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Not everyone would agree with you! Any thoughts about Mayor de Blasio’s proposed efforts to keep the city graffiti-free?

I don’t see any point to it. It’s a misdirected use of funds. The money should be used, instead, to help the homeless.

We noticed that you were daily documenting the impromptu David Bowie memorial in front of his home. Did you know Bowie personally?

I live just down the block from him, so I’d see him from time to time around the neighborhood. But, no, I didn’t know him personally. I would simply nod in acknowledgement and respect when I saw him. I sensed that he was my kind of person. But I did not want to invade his privacy.

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And what about the memorial? What spurred you to photograph it daily and in such detail?

I loved it! I loved that it was spontaneous and inclusive. There was no hidden agenda!

Interview conducted by Lois Stavsky with Tara Murray

All photos by Allan Ludwig aka Elisha Cook, Jr, except for the first one — featuring Allan alongside Buff Monster — which was photographed by Julie Dermansky; photo 3 features Dylan Egon; photo 4 features Dee Dee  and photo 5, Dasic Fernandez

Note: Hailed in a range of media from the Huffington Post to the New York Times, our Street Art NYC App is now available for Android devices here.

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"Dee Dee"

Opening this evening at 2 Rivington Street on Manhattan’s Lower East Side and continuing through Sunday is The Day Is My Enemy, street artist Dee Dee‘s first solo exhibit. Presented by Montreal-based Station 16, it features an intriguing array of distinctly curious collaged works. When I stopped by last night, I had the opportunity to speak to Adam Vieira and Emily Robertson of Station 16.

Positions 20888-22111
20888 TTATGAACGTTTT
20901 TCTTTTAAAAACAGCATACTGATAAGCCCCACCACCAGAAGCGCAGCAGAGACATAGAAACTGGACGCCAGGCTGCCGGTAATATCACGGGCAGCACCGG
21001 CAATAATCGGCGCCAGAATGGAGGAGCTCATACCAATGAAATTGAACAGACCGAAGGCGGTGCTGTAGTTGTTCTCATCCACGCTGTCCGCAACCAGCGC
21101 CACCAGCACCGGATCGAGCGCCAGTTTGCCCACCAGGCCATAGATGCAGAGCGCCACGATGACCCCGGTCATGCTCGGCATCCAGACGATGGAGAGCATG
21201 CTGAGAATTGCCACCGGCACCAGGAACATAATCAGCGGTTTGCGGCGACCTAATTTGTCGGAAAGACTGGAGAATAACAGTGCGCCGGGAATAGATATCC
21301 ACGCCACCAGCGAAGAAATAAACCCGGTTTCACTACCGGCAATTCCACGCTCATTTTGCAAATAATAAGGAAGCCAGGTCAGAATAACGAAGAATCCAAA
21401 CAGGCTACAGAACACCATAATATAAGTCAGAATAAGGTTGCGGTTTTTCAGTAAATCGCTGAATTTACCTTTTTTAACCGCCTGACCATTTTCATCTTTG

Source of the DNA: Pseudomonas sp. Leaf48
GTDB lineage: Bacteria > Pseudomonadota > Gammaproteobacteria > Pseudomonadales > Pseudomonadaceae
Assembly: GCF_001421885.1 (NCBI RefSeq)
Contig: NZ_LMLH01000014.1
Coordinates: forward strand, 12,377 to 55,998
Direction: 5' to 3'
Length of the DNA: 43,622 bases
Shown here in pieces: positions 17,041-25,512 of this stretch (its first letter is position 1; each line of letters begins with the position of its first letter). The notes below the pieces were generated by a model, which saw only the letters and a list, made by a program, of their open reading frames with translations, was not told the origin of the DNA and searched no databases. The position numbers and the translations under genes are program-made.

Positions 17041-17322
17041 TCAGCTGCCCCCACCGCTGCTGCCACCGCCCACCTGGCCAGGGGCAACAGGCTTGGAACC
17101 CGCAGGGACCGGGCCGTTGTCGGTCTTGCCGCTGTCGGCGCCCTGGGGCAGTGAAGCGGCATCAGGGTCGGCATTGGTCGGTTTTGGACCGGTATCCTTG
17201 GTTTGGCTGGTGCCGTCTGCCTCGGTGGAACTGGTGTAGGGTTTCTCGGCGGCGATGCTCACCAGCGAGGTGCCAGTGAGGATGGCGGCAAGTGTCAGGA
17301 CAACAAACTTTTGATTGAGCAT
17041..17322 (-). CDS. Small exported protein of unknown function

adam-vieria-and-emily-robertson-station 16

Just who is Dee Dee?

She is quite mysterious! But word is that the secretive artist is based in New York City and that she is Japanese.

Interesting! How did you discover her?

We first heard about her from Dain, whose work we’d exhibited at Station 16.

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Yes! They share a similar aesthetic! What is it about Dee Dee‘s work that appeals to you?

We love that she creates her art from scraps of posters and assorted papers that she finds on the streets. And we like that she consistently gets up in a variety of spots. We are thrilled to be back in NYC to present her work in this space.

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Can you tell us something about the concept behind The Day Is My Enemy?

Yes! It is Halloween-based, as it highlights themes of deception and destruction. The works on exhibit explore the contradictions and discrepancies between our private and public selves.

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What can visitors to the opening reception expect — in addition to viewing first-hand all of this intriguing art?

There will be themed hostesses, lighting to complement the mood, a soundscape designed by Dee Dee and more!

It sounds great! Good luck!

Note: The Day Is My Enemy opens this evening from 6-9pm at 2 Rivington Street off the Bowery.

Interview and photos 1-4 by Lois Stavsky